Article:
a low level of activity. (Qatar did not open a trade office in Israel.) That uprising
also prompted the Arab League, with heavy Gulf financial support, to set up funds
to support the Palestinian Authority (PA) and the Palestinian people. The funds,
called the Al Aqsa fund and the Intifada fund, and managed by the Islamic
Development Bank, were to provide up to about $1.2 billion in donated funds to the
PA. Saudi Arabia pledged$270 million of that amount, and it has largely fulfilled
that commitment. The other Gulf states have mostly been in arrears.30
A key difference between the United States and the Gulf states has been on how
to treat Palestinian militant groups, particularly Hamas. The differences sharpened
in the wake of Hamas’ victory in the January 2006 Palestinian legislative elections,
which enabled Hamas to form a cabinet for the Palestinian Authority (PA). The
United States still sees Hamas as a designated foreign terrorist organization (FTO,
as named by the State Department in 1997) that conducts attacks on Israelis and
moved to curb aid to the PA in the aftermath of the Hamas win. The Gulf states see
Hamas as a legitimate defender of Palestinian interests and resister of Israel’s
occupation of Palestinian territories. To help the Hamas-led PA cope with the
reduction of Western aid, Saudi Arabia and Qatar pledged funds ($92 million and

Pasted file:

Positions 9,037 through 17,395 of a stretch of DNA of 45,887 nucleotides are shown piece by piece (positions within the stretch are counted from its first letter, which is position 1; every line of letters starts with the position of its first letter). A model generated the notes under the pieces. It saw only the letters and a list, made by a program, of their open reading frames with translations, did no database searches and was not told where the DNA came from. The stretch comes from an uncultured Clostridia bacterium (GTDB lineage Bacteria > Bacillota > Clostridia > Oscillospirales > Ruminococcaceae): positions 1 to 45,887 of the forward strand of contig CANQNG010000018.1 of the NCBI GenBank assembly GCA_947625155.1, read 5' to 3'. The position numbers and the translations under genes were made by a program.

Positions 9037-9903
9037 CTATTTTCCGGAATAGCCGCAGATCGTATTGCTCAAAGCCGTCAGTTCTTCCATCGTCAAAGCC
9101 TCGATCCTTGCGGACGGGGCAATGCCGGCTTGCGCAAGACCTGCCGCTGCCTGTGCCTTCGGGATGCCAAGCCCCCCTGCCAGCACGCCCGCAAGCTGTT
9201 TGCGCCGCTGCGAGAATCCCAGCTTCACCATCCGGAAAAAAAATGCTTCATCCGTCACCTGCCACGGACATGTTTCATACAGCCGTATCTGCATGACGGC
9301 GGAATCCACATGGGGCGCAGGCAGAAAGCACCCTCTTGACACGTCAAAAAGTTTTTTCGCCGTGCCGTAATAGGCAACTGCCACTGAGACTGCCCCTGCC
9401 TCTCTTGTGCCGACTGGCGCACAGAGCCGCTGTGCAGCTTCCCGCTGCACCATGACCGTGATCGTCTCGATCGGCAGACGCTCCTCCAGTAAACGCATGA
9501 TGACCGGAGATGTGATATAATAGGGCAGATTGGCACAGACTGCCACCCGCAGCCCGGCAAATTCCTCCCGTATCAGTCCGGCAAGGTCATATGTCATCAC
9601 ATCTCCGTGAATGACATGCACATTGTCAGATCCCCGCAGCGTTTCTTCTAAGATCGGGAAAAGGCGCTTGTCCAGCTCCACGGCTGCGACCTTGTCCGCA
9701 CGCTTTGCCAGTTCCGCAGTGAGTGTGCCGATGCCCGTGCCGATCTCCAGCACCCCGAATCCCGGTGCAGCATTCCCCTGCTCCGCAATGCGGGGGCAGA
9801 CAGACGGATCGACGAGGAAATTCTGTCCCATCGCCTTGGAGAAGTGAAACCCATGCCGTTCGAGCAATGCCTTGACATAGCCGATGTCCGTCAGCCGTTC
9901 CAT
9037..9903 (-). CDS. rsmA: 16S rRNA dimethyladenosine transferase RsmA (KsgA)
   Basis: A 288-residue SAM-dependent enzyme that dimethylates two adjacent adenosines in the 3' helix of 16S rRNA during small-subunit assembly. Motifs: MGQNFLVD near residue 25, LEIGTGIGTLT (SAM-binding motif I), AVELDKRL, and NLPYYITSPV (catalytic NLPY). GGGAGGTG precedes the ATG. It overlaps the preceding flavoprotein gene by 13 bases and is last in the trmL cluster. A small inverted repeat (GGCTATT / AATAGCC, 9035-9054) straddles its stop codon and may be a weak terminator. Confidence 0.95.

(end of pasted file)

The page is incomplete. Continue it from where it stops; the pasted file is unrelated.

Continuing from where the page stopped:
$50 million, respectively) to alleviate a PA budget crisis. In July 2006, Saudi Arabia
announced a longer term program of reconstruction aid for the Palestinian territories
in the amount of $250 million.
Differences between the United States and the Gulf states was far less
pronounced in the Israel-Hezbollah conflict of July-August 2006. Hezbollah is a
named FTO and the United States supported Israel’s decision to combat Hezbollah
following Hezbollah’s cross-border raid on July 12, 2006. Viewing the Shiite
movement as an ally of Iran, Saudi Arabia criticized the Hezbollah raid as

30 Kessler, Glenn. “U.S. to Press Arab Nations to Pay Pledges Made to Palestinians.”
Washington Post, February 26, 2005.

“adventurism,” although it and the other Gulf states subsequently denounced Israel’s
raids on civilian targets and urged an immediate ceasefire. Qatar and the UAE were
directly involved in negotiations leading to U.N. Security Council Resolution 1701
(August 11, 2006), which called for a ceasefire and the movement of Hezbollah’s
militia away from the border with Israel. The UAE flew in humanitarian aid to
Lebanon during the crisis, and Saudi Arabia announced a $500 million grant to
Lebanon on July 26, 2006 — over and above a $50 million emergency relief grant
— to help the country rebuild after the conflict. In August 2006, there reportedly
was agreement among the GCC states that, in addition to the Saudi pledge, UAE
would help rebuild schools and hospitals and remove landmines in south Lebanon,
Qatar would rebuild the town of Bint Jubail, site of heavy Israeli-Hizballah fighting,
and Kuwait would donate $800 million in reconstruction funds for Lebanon.
Cooperation Against Al Qaeda